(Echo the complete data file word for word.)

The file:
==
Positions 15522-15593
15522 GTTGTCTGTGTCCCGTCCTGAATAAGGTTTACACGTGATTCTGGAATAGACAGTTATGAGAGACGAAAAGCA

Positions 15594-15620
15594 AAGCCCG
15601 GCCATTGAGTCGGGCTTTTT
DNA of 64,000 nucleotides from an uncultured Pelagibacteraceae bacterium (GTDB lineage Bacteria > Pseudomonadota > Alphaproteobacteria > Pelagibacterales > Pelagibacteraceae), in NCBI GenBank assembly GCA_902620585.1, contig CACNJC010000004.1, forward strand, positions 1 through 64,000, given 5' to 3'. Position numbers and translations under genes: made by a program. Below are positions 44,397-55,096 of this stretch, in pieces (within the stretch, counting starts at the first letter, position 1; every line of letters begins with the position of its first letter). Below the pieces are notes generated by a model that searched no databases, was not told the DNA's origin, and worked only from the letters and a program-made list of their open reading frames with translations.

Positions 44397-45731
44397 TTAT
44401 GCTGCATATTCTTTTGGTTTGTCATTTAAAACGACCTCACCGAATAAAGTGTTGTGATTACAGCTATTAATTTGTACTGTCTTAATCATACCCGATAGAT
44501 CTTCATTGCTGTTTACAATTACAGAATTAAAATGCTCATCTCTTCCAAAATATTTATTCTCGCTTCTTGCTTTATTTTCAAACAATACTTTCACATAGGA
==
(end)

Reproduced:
Positions 15522-15593
15522 GTTGTCTGTGTCCCGTCCTGAATAAGGTTTACACGTGATTCTGGAATAGACAGTTATGAGAGACGAAAAGCA

Positions 15594-15620
15594 AAGCCCG
15601 GCCATTGAGTCGGGCTTTTT
DNA of 64,000 nucleotides from an uncultured Pelagibacteraceae bacterium (GTDB lineage Bacteria > Pseudomonadota > Alphaproteobacteria > Pelagibacterales > Pelagibacteraceae), in NCBI GenBank assembly GCA_902620585.1, contig CACNJC010000004.1, forward strand, positions 1 through 64,000, given 5' to 3'. Position numbers and translations under genes: made by a program. Below are positions 44,397-55,096 of this stretch, in pieces (within the stretch, counting starts at the first letter, position 1; every line of letters begins with the position of its first letter). Below the pieces are notes generated by a model that searched no databases, was not told the DNA's origin, and worked only from the letters and a program-made list of their open reading frames with translations.

Positions 44397-45731
44397 TTAT
44401 GCTGCATATTCTTTTGGTTTGTCATTTAAAACGACCTCACCGAATAAAGTGTTGTGATTACAGCTATTAATTTGTACTGTCTTAATCATACCCGATAGAT
44501 CTTCATTGCTGTTTACAATTACAGAATTAAAATGCTCATCTCTTCCAAAATATTTATTCTCGCTTCTTGCTTTATTTTCAAACAATACTTTCACATAGGA